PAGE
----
queue and hinder your performance as it will try to send these emails just
as much as the ones that are important and need to be sent out immediately.
This article will show you how to use sendmail’s ldap features to look into
the Active Directory to see where the mail should go and have sendmail send
it there. By having sendmail look into the Active Directory, it will know
whether users exist and will stop immediately after the “RCPT TO” in the
envelope if users don’t exist, eliminating the useless, bounce emails that
never get anywhere.

This procedure is not fully supported by Sun support because of the amount
of customization required.

First off, you will need a version of sendmail that has ldap capabilities
compiled into it. You can check this with:

/usr/lib/sendmail -d0.11 < /dev/null

Version 8.12.8+Sun

When you see LDAPMAP, you know that it will work. Solaris 7-9 should all
work. Patches are available for those that don’t.

The Microsoft Active Directory is a different ldap server than your typical
ldap server, so you will want to browse the directory and learn more about
how it’s designed. You will need to find or create a user that can browse
the Active Directory.

For the sake of simplicity, this example will use the Administrator userid
and his password to bind to the Active Directory server and find view its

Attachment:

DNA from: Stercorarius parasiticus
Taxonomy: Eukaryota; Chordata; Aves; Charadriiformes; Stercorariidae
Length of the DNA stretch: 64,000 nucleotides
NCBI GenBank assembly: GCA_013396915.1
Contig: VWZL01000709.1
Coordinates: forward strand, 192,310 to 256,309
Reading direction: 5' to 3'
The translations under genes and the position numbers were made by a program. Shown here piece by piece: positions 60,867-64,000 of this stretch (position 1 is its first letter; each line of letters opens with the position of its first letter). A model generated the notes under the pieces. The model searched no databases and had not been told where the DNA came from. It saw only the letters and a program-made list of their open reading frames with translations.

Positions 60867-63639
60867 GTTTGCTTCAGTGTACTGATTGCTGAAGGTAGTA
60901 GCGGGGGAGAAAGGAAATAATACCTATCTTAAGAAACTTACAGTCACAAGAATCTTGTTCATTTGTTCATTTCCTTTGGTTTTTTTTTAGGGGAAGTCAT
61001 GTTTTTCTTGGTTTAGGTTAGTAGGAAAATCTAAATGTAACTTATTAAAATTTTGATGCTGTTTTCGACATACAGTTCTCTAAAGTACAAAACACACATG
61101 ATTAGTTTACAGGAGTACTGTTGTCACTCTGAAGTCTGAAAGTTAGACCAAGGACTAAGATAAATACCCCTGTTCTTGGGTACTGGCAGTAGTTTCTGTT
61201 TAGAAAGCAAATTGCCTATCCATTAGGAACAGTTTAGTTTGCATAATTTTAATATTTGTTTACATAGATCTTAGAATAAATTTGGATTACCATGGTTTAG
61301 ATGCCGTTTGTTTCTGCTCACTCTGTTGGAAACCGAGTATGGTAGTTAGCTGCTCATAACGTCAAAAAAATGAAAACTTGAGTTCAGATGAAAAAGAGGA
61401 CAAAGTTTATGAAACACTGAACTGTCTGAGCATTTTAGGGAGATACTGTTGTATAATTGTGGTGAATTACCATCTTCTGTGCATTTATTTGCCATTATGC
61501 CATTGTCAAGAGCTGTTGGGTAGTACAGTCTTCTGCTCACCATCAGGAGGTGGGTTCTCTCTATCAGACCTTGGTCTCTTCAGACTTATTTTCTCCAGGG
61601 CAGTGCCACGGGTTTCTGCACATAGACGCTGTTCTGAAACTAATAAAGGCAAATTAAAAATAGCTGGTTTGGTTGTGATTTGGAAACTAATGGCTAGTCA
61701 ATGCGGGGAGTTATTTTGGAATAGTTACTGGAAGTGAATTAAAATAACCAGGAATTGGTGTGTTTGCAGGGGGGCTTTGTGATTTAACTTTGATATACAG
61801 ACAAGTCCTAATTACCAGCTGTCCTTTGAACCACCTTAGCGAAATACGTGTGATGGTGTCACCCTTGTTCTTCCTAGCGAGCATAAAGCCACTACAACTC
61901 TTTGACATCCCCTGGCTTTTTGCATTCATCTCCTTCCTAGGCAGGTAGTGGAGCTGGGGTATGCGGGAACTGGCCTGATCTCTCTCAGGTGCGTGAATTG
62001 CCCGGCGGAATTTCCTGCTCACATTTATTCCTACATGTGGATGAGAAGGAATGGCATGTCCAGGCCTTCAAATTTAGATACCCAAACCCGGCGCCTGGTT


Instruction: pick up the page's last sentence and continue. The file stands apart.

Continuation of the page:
For Solaris 8-9, if you have the SUNWlldap package installed, you can use
the ldapsearch command located /usr/bin. Run something like:

/usr/bin/ldapsearch -L -D “cn=Administrator, cn=Users, dc=domain, dc=com” \
-h -b “dc=domain,dc=com” objectclass=* \
> /tmp/active_directory.ldif

It will ask you for a password. You want to input the Windows
Administrator’s password there. You can open the /tmp/active_directory.ldif
file and read it and you can find a lot of the information in the directory

If you do not have the ldapsearch command, while logged in as Administrator
on the Exchange server, you can achieve a similar result in Windows with

ldifde -f c:\temp\export.ldif -v

Upon knowing what’s in the Active Directory, you can proceed to plug this
data into your sendmail configuration.

Because the Active Directory is a little different from your standard ldap
server, some hacks are required to make sendmail work.

You want to go into your /usr/lib/mail/hack directory. You can create it if